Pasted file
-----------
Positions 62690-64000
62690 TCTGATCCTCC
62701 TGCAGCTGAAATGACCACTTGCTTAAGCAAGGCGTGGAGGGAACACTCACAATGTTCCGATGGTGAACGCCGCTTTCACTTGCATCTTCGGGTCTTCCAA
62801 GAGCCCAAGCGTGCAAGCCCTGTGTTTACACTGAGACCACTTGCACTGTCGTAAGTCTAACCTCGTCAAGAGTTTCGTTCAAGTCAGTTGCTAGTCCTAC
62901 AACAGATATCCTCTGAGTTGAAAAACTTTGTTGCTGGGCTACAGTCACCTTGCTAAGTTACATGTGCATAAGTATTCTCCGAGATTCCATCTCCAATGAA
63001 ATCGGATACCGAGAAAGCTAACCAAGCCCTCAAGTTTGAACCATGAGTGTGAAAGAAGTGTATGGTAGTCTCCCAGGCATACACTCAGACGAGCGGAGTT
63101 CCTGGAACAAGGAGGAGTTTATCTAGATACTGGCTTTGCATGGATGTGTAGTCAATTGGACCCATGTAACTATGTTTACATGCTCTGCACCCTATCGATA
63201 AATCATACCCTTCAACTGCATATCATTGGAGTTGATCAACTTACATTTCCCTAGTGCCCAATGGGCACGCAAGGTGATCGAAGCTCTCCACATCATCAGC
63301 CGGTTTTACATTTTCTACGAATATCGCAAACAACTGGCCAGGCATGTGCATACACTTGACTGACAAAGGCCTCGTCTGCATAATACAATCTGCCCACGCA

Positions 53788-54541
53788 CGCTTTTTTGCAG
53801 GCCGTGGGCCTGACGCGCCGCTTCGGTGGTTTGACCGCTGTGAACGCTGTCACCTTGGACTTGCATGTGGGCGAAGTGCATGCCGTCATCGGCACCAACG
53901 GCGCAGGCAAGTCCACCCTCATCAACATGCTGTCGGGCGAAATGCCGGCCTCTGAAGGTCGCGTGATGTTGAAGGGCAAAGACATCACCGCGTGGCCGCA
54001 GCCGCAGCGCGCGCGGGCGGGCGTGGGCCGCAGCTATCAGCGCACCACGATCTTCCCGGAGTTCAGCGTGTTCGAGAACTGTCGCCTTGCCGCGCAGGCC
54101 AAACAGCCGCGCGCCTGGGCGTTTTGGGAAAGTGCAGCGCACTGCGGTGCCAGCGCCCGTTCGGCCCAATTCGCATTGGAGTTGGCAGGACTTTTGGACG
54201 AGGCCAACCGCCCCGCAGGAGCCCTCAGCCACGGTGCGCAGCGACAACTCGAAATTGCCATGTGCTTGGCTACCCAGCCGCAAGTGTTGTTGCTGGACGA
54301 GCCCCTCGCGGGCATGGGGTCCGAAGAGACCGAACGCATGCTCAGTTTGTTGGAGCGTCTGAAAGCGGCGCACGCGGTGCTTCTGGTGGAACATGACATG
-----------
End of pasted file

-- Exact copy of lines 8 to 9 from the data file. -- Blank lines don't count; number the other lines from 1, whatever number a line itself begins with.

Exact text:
63201 AATCATACCCTTCAACTGCATATCATTGGAGTTGATCAACTTACATTTCCCTAGTGCCCAATGGGCACGCAAGGTGATCGAAGCTCTCCACATCATCAGC
63301 CGGTTTTACATTTTCTACGAATATCGCAAACAACTGGCCAGGCATGTGCATACACTTGACTGACAAAGGCCTCGTCTGCATAATACAATCTGCCCACGCA